Thursday, July 30, 2009

Notable film and media links (July 30, 2009)

---Chris Anderson doesn't use the words "media" or "journalism" anymore in this interview with Salon.

---Boing Boing's video interview with digital photo collage artist Cassandra C. Jones.

---Recent trailers: Dark Country (wannabe noir/horror film?), A Serious Man (an academic variation on Burn After Reading? The Coen brothers seem to have much contempt for their characters). Meanwhile, Baader Meinhof Complex intrigues.

---Remembering Tim Burton in his prime: Scott Tobias considers Beetlejuice.

---Dennis Cozzalio interviews Stephanie Zacharek, Salon's senior film critic:

SZ: "Charlie [Zacharek's film critic husband Charles Taylor] and I share a sensibility. We often tend to like the same things, even though we often don’t like them for the same reasons. That’s one thing that has sometimes been kind of difficult during the course of our relationship and our professional lives. You always hear, `Oh, they always like the same things. Their 10-best lists are always identical.' And often I feel it’s a kind of sexist way of reacting, like saying I can’t think for myself, I take my cues from him—that always seems to be the subtext, and don’t even get me started on that. But we do disagree. For example, recently we went to the screening of Public Enemies, and because there were so many people there we couldn’t sit together. I pretty much liked the movie, aside from some misgivings. Afterward I went out to the lobby and I find Charlie, and he’s kind of fuming and he says, `Somebody needs to kick Michael Mann’s ass!' `So you didn’t like it?' And he starts explaining to me why he didn’t like it. `The camera’s all shaky, and I’m so sick of the shaky camera thing--' `I know, I’m sick of it too.' But it’s interesting—if I’m sitting with him, I can tell whether or not he’s with something. So the fact that we were sitting apart was interesting, because I really didn’t know until afterward. But at this point we’ve known each other so long, disagreements on movies are like anything else—you just talk it out: `I think you’re full of shit,' or whatever. But the deal-breaker question is an interesting one. I do have a friend who had a girlfriend at one point, and we were out for drinks and talking, and he said, `I showed her The Lady Eve and she didn’t like it.' And I just looked at him said, `Are you sure about this girl?' (Laughs)"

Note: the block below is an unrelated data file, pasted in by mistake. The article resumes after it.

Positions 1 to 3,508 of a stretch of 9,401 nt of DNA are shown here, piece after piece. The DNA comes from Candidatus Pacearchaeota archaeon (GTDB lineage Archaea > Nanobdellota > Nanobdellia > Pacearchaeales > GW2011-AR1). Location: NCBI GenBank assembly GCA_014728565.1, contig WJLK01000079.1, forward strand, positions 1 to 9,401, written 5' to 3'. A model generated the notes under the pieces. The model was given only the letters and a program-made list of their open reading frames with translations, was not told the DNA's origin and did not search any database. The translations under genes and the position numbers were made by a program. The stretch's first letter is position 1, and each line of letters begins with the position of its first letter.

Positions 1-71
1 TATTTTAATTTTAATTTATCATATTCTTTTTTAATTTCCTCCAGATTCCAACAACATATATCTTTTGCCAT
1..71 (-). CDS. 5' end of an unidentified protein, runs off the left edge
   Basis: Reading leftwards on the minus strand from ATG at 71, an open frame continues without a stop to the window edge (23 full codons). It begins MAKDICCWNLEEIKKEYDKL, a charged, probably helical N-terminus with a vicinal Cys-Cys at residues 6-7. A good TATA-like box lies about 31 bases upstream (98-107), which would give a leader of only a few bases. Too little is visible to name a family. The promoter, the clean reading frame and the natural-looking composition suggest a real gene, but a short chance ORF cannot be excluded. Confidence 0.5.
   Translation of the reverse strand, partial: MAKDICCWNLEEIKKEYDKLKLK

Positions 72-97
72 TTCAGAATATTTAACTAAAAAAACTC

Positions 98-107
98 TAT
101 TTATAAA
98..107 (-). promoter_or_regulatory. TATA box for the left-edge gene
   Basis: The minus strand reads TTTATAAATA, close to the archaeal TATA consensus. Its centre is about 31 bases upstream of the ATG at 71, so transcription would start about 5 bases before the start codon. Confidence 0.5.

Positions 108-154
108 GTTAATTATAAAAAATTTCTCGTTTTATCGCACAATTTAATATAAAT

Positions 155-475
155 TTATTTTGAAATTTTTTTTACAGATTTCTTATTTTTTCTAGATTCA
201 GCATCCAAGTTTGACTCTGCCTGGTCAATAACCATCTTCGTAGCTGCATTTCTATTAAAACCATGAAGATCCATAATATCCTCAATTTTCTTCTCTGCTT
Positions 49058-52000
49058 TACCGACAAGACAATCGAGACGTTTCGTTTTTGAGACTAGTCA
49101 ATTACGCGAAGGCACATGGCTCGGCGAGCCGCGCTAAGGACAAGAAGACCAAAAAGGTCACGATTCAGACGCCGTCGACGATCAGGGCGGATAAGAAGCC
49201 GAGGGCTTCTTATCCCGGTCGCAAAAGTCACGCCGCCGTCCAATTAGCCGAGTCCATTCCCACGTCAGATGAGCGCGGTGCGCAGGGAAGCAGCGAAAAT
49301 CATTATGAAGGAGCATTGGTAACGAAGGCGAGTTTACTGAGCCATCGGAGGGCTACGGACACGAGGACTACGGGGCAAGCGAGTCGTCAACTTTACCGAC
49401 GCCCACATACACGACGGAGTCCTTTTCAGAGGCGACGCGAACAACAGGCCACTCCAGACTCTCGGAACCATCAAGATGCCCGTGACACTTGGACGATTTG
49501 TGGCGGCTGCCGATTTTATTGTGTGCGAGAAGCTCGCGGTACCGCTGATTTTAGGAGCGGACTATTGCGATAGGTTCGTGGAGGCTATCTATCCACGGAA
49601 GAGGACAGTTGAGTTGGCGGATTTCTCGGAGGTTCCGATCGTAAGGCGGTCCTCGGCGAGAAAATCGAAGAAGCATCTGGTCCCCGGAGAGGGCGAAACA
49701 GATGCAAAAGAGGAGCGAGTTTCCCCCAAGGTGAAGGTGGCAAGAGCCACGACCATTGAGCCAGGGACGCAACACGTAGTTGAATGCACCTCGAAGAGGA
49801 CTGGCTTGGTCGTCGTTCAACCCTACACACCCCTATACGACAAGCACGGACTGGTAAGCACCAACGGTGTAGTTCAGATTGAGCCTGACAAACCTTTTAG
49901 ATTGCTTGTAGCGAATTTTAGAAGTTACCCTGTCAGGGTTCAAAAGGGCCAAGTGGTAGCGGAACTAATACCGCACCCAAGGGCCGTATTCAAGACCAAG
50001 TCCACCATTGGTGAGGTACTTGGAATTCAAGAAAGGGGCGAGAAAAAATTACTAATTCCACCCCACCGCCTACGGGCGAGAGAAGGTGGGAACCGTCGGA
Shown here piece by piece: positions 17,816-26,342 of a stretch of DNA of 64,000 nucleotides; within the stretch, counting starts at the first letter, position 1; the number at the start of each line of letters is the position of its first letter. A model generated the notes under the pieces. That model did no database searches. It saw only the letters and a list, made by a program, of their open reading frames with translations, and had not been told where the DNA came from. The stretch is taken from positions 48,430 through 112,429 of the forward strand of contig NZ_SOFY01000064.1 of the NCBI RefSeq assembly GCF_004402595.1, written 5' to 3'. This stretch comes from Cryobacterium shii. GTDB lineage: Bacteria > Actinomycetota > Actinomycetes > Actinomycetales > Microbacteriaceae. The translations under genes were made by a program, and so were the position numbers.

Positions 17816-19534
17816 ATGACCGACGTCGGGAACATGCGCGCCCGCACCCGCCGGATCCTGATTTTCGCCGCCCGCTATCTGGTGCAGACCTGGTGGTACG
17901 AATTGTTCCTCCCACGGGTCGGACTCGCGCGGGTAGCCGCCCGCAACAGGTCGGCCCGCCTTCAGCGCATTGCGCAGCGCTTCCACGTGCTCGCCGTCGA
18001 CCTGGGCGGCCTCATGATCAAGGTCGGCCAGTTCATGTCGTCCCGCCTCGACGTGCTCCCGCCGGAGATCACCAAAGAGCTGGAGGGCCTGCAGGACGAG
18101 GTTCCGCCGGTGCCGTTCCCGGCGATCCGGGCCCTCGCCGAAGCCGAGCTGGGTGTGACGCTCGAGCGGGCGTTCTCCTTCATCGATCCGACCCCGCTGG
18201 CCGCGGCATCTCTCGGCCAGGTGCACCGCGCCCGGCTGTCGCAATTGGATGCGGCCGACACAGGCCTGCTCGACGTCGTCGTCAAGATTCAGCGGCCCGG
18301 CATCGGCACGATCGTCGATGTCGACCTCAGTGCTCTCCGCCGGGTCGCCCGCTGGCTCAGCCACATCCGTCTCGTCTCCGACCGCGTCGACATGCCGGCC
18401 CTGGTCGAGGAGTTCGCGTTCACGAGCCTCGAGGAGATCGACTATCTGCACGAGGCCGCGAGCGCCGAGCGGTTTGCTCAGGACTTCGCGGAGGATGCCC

---From Sociological Images, a fascinating video with Amy Poehler, Sarah Silverman, Julia Louis-Dreyfus, Christina Applegate, Jane Krakowski, and Mary Louise-Parker discussing what it's like to be a woman getting older in Hollywood.

---David Cairns interviews Gerald Peary, critic and director of For the Love of Movies: the Story of American Film Criticism:

GP: "One of the many ways that the film changed form over the years is that eight years ago, film criticism still seemed a viable profession. Even then, obviously I want more people to read criticism and take it seriously, so that’s always been an objective, but I had no idea then that everybody in America was going to lose their job; by now, there are over fifty critics who are “made redundant” as you say over here — we say “fired” in the States. So the movie has an urgency that it didn’t have when it was conceived. I guess dramatically that helps the film. Or melodramatically. But it’s not a happy melodrama, because I’d rather critics were employed and doing well."